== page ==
One final observation, for now …. As I pointed out, there is really only one “ask” in this prayer. It’s not about wish fulfillment or the kindly old grandpa in the stars granting requests of the pious. Of course, there are many times in Christian scripture where people of faith asked for more specific needs, but … perhaps prayer isn’t really about asking for something as much as it is trying to connect with that source which is itself, the only answer we really long for? And … did you notice that, outside of the references to God, the Divine, the Creator – everything else isn’t “me”, it isn’t “I” – but us. OUR father; give US this day OUR daily bread; forgive US; WE forgive OTHERS. Prayer is as much of an acknowledgement that we exist together in community, we seek answers together, we struggle together – not alone. Again, we need one another.

Friends, remember this – faith only really matters when you have doubts without “proof”, questions without certainly. There are, as with any matter of faith, countless perspectives on whether the individual we call Jesus said these words, or which words, or to whom and when. All valid questions, that cannot be answered with factual documentation, really; out of the four “gospels” which have different histories and inconsistencies of many events of Christ, only two have the prayer, one at the crowds attending the “Sermon on the Mount” and another at a gathering of Christ with only his disciples. The two have differing phrases, the “original Greek” texts are inconsistent (and were themselves hardly contemporary), the Catholics and Protestants of course have their own versions, and of course there are numerous translations of the Bible. Talk about a multiverse, Marvel does not have the only claim to different representations of reality!  Here is a link to a 1988 article about doubts as to veracity of just about everything I just commented on – https://www.latimes.com/archives/la-xpm-1988-10-18-mn-4561-story.html

For your reference and perhaps edification, or to raise even more questions that evade simple answers, I am providing links to two resources – first, a “comparative” presentation of different Bible “translations” of these passages – you can download the pdf here …. https://wartburgproject.org/mdocs-posts/the-lords-prayer-in-five-versions/

And, a fascinating history of the “evolution” of translations over the centuries … food for thought, or perhaps evidence that there is ultimately no final “right” answers … https://www.csdirectory.com/biblestudy/lords-prayer.pdf

For now – as I write, tomorrow is Thanksgiving. Just as we sometimes rush through a day that, at least in someone’s original intent, was to take time to remember our blessings – setting that aside to check the upcoming sales, and plan for social events – it is far too easy to avoid thinking about issues that raise hard questions; disappointments and bitterness with teachings that didn’t seem to fit reality; pain from the loss of love that we had held dear, and regrets for choices that we thought would make dreams come true.  It is hard to be thankful when our challenges engulf us.  Perhaps, it is now, we need to pray the most.  I hope my simple reflections perhaps raise questions, even tough ones, that ultimately you can choose to face and work through – or, to ignore. Choices are what create our own, ultimately personal, truths – our lives are our prayers, lived out, shared, or hoarded and kept shut away. Ultimately prayer has the power to change our hearts, and through us, to give hope and love to others seeking the same.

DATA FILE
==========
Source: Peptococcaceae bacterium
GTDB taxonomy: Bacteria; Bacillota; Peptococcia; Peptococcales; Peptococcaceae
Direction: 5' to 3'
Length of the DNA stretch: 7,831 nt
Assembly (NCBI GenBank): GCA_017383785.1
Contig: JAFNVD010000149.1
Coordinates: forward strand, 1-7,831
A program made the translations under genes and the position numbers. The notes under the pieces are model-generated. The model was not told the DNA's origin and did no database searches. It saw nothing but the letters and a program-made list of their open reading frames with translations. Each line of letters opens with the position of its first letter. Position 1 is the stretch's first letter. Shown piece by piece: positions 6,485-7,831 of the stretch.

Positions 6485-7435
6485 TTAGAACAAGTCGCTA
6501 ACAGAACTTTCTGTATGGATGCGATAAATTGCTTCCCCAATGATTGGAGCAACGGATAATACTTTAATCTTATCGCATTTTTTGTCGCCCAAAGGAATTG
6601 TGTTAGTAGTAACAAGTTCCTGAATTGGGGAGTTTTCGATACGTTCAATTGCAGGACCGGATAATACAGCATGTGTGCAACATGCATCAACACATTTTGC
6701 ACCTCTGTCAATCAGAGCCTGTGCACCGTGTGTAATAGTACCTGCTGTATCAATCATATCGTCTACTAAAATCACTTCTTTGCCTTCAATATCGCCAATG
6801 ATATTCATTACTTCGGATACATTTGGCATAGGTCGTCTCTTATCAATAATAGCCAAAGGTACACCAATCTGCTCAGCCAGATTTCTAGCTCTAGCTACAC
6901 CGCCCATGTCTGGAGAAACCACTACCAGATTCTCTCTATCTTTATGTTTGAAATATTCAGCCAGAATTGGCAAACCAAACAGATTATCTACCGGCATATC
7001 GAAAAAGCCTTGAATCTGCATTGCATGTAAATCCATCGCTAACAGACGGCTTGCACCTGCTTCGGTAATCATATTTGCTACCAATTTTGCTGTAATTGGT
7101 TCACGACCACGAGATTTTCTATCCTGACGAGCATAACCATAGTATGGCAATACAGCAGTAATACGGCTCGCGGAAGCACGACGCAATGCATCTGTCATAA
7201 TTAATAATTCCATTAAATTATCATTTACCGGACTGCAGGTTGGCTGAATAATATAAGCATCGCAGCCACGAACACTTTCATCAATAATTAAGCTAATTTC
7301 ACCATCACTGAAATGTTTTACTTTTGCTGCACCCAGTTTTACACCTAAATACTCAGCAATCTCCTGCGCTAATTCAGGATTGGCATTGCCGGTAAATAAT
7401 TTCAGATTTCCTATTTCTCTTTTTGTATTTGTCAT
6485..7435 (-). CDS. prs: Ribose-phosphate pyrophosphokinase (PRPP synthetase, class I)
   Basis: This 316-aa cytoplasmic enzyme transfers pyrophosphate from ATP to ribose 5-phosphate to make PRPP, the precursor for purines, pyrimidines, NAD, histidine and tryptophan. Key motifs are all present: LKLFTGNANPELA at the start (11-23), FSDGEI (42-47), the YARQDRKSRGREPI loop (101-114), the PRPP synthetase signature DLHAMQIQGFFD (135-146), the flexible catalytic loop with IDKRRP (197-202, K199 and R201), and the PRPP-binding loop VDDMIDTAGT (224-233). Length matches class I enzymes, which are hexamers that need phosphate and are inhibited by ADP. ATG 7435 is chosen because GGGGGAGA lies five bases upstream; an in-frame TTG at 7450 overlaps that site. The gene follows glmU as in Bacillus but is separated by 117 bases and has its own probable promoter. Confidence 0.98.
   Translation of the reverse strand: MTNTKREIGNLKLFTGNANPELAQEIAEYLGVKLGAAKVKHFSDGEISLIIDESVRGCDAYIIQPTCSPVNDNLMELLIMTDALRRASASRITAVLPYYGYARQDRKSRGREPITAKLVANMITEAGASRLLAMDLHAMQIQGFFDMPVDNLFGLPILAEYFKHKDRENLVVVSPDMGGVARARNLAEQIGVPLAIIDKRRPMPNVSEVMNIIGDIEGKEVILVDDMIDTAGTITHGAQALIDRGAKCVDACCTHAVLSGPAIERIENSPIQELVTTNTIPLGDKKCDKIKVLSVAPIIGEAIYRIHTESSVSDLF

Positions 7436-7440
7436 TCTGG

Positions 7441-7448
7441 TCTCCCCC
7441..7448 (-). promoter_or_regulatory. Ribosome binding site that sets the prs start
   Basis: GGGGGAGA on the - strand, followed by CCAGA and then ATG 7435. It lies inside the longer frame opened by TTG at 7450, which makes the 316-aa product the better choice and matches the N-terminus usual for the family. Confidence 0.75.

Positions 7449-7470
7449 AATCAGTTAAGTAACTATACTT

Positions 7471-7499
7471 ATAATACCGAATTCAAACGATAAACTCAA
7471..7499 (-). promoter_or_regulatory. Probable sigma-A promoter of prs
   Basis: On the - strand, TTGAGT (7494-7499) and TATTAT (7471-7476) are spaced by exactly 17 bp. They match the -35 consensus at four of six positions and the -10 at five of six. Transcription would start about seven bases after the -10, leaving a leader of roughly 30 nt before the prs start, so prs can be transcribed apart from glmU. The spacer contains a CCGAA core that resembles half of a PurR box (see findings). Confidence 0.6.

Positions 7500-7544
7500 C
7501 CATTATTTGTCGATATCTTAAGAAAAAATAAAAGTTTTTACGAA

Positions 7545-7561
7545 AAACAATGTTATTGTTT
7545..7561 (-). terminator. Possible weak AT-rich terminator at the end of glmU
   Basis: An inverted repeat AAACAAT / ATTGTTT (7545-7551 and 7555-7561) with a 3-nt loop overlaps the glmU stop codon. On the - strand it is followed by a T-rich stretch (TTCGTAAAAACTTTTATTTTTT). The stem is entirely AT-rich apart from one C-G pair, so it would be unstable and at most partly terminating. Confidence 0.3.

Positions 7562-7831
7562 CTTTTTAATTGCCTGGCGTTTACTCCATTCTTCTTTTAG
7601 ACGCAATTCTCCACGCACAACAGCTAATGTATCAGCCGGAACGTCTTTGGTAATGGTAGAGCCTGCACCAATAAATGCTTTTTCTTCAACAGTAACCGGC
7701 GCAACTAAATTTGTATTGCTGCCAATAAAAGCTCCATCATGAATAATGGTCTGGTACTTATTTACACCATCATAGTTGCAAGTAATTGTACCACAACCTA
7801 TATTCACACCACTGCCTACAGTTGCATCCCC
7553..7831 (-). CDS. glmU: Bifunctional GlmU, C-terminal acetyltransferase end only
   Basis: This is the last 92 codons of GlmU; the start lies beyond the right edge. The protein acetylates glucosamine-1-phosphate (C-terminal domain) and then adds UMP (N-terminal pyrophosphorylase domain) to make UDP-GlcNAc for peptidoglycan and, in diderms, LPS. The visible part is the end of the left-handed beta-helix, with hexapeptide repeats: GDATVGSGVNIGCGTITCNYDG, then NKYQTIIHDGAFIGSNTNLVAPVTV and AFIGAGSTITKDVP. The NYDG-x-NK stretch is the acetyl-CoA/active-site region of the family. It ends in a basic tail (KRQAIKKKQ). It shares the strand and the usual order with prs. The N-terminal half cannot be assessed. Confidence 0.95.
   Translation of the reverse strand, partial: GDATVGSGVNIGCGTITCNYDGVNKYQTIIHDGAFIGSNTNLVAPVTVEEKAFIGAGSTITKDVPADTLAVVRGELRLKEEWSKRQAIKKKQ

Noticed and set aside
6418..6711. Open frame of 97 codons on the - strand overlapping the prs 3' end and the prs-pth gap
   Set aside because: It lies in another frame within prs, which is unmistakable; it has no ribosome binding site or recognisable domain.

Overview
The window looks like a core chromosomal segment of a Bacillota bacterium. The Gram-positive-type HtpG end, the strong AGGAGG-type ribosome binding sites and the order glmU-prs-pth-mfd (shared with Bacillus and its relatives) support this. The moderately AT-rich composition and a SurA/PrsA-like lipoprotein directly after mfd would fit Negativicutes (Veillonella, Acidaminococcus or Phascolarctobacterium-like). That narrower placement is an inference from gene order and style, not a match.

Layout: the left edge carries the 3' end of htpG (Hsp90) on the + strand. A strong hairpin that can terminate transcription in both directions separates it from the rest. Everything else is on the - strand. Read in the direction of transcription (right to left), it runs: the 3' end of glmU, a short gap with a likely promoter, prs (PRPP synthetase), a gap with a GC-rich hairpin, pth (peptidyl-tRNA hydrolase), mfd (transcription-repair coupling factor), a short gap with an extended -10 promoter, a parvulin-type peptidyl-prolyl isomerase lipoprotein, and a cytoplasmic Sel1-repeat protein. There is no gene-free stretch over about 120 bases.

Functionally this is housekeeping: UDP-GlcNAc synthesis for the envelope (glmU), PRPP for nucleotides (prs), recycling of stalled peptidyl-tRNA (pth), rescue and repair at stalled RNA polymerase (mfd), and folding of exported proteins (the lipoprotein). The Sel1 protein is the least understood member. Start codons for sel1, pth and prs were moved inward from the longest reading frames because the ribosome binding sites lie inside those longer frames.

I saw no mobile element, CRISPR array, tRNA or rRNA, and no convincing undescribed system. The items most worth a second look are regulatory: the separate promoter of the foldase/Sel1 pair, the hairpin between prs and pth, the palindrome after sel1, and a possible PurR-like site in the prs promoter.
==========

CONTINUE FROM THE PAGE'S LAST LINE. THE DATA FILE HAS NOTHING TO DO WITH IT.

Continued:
I will write more soon about my own battles with prayer, with faith; my own unanswered cries and beyond that, my choices to continue to shape and define me. Until then …. thank you for sitting a while with me, wherever, whenever you are; I hope you never give up seeking answers, and finding those that help you share just a little bit more of whatever light you find. I’ll be looking alongside you.

Bouquets to Art at the De Young

It’s with a special kind of joy that I can write about what we used to take for granted – a trip to the museum. Mask free (although, I admit, here in San Francisco many are still opting in). But even with a mask, there is a sense of freedom about events, gatherings, and yes – even the return of the Pride parade and celebration next week. So, at last, I can resume posting occasionally about our local attractions and history, as well as enjoying it in person!

When my husband and I learned that the De Young museum in Golden Gate Park was welcoming back their unique annual tradition of floral arrangements coordinated with all kinds of works of art throughout history, we jumped on the chance to buy tickets. Words cannot describe the magic of seeing something so delicate (and short lived) as the amazing variety of flowers, plant and organic materials selected carefully to compliment, coordinate or echo the works of traditional artists around the world, and over the centuries, in the many galleries of this beautiful museum. And so, words will be minimal here, with the focus (forgive the pun) on my strictly amateur iPhone pics from our adventure last week. But, if you would like more, there will be a link at the end for further exploration – and, as always, some observations.

One “guidebook” note, for those not familiar with the De Young and it’s amazing variety of artists works and special exhibits – it is well worth a visit annually. Golden Gate Park is truly a jewel, not just in our city or state, but for the country; and it is a truly international representation of creativity and beauty. With that, here we go!